Our differences are not insignificant, as they can reflect a correct or mistaken understanding of God. The biblical Sabbath provides a profound image of God: a Creator who, with love, brought us to life, even knowing that one day we would betray and crucify His Son. And despite our betrayal, He invites us each week, through the Sabbath, to return to Him, to rediscover our relationship with Him, and to accept His invitation to eternal friendship.

No other day chosen by humans for worship says what the Sabbath says. However, people are at different stages in understanding this truth.

Some see God exactly like this their whole lives, but only at the end do they understand that the Sabbath was the designated day to convey this message about Him. Others observe the Sabbath all their lives, and only at the end do they realise the significance for which it was instituted.

Therefore, rather than engaging in a war of attrition to prove which day is most suitable for worship, I would prefer to let the Bible speak and ask the Sunday-worshipping Christian: What has God shown you about Himself and worshipping Him, and how can I use these revelations to enrich my Sabbath-keeping Christian life? What aspects of my behaviour are not in line with the example of Christ? Would you be willing to pray for me, so that I may more faithfully reflect the image of God?

What I wish I had known in my 20s:

  1.     God speaks to those who don’t live according to my religious beliefs and can fill their hearts with joy.
  2.     My perception of others and those with different beliefs isn’t always accurate, and I shouldn’t rely solely on my judgments.
  3.     It’s essential to discover God’s relationship with people of different backgrounds, ages, cultures, and religions.
  4.     While our differences can indeed reflect our correct or incorrect understanding of God, it’s important to realise that each of us is at a different stage of understanding God.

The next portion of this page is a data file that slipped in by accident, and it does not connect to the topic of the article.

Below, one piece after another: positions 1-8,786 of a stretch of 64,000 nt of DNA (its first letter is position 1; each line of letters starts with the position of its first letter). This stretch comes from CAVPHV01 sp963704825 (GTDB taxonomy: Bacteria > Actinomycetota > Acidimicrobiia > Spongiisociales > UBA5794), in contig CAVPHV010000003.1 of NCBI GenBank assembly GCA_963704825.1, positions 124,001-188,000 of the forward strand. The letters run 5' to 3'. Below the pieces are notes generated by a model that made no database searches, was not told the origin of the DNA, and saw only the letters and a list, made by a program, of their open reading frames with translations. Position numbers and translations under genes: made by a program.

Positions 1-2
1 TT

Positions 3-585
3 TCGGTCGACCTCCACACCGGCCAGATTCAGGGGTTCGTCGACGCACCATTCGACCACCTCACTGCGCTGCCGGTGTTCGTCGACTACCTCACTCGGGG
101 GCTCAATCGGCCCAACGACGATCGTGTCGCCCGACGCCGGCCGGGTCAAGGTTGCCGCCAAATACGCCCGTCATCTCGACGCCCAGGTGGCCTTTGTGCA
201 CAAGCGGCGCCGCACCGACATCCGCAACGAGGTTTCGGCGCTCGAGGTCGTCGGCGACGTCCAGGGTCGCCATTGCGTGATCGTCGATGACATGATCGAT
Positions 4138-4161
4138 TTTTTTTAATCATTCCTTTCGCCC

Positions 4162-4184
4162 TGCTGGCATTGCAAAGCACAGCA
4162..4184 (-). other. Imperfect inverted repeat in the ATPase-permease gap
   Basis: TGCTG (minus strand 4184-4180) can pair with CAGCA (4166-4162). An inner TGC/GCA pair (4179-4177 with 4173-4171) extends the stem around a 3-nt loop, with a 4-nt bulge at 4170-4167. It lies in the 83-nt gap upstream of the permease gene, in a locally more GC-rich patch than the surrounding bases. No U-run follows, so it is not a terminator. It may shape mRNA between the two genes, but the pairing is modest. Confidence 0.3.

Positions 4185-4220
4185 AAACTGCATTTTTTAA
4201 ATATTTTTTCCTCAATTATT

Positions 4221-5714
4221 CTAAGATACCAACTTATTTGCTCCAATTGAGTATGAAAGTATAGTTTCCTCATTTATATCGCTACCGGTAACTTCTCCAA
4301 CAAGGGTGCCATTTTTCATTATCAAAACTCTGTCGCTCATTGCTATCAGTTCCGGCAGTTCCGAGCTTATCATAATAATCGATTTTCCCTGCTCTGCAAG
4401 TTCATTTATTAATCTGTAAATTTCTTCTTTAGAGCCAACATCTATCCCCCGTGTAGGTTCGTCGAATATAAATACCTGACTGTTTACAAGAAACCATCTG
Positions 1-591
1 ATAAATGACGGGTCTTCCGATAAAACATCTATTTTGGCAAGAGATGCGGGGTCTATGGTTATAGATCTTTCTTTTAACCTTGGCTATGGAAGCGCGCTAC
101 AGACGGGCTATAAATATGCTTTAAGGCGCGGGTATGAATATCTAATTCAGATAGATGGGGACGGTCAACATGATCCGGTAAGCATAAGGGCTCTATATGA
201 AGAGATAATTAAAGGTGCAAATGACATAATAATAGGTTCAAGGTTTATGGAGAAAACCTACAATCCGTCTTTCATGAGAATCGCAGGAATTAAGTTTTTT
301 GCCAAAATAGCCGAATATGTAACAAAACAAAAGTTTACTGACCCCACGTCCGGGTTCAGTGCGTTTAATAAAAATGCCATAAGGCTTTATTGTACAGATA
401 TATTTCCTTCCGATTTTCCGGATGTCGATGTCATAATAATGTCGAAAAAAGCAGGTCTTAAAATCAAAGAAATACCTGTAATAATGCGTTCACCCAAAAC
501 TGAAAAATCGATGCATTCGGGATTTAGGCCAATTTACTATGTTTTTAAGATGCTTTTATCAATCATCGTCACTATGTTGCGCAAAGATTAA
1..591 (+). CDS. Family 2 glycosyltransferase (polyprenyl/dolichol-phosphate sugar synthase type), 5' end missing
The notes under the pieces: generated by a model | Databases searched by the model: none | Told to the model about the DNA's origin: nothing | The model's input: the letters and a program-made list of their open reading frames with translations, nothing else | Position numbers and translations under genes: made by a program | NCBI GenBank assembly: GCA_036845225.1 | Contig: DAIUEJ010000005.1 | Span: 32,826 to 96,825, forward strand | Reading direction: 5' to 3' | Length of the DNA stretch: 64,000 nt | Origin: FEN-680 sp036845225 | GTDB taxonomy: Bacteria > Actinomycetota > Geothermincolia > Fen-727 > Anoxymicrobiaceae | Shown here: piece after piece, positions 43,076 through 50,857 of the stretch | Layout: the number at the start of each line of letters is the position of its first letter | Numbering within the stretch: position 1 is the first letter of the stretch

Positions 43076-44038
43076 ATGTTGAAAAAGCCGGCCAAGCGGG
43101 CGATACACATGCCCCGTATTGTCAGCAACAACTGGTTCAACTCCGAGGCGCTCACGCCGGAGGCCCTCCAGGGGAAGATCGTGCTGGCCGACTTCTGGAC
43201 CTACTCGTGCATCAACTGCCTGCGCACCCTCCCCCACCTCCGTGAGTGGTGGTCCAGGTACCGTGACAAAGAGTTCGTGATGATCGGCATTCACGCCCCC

5.     Rather than unconstructively insisting on our differences, it would be worth seeking what each person can teach me about their relationship with God.
  6.     Prayer and spiritual discernment are fundamental to seeing how God works in people’s hearts, even in the most unexpected situations.
  7.     Spiritual curiosity and openness can reveal God’s presence in places and people I never would have expected.  


I wish I had known how to rely more on prayer, to cultivate that spiritual discernment that helps me see how God works in people, even in those who seem the least promising. There’s an old tale in Genesis about a servant sent on a difficult mission to find a wife for his master’s son. This man prays fervently for help, and just before he finishes his prayer, God answers him in an amazing way. The first person who appears behaves exactly as he had requested in prayer. The servant “watched her closely to learn whether or not the Lord had made his journey successful” (Genesis 24:21).

Holy curiosity, a joyful disposition of the soul to discover, in unexpected places, in people who don’t fit the standard, that my God is their God too, the God of every creature.

I’ll conclude with these words from C.S. Lewis: “The world does not consist of 100 percent Christians and 100 percent non-Christians. […] There are other people who are slowly becoming Christians though they do not yet call themselves so. There are people who do not accept the full Christian doctrine about Christ but who are so strongly attracted by Him that they are His in a much deeper sense than they themselves understand. There are people in other religions who are being led by God’s secret influence to concentrate on those parts of their religion which are in agreement with Christianity, and who thus belong to Christ without knowing it.”[1]

And both they and I are passionately loved by God, who is thus preparing the society of the future: “They will see his face, and his name will be on their foreheads” (Revelation 22:4).

Adrian Bocăneanu is 67 years old. He is a retired pastor exploring new manifestations of faith. In his 20s he was studying to be a preacher and had a vivid sense of uniqueness. Since then, he has become more receptive to the divine presence.

[1]“C. S. Lewis, Mere Christianity. A Revised and Enlarged edition with a new introduction, of the 3 books, The Case for Christianity, Christian Behavior, and Beyond Christianity, MacMillan, 1960, p. 257.”

“C. S. Lewis, Mere Christianity. A Revised and Enlarged edition with a new introduction, of the 3 books, The Case for Christianity, Christian Behavior, and Beyond Christianity, MacMillan, 1960, p. 257.”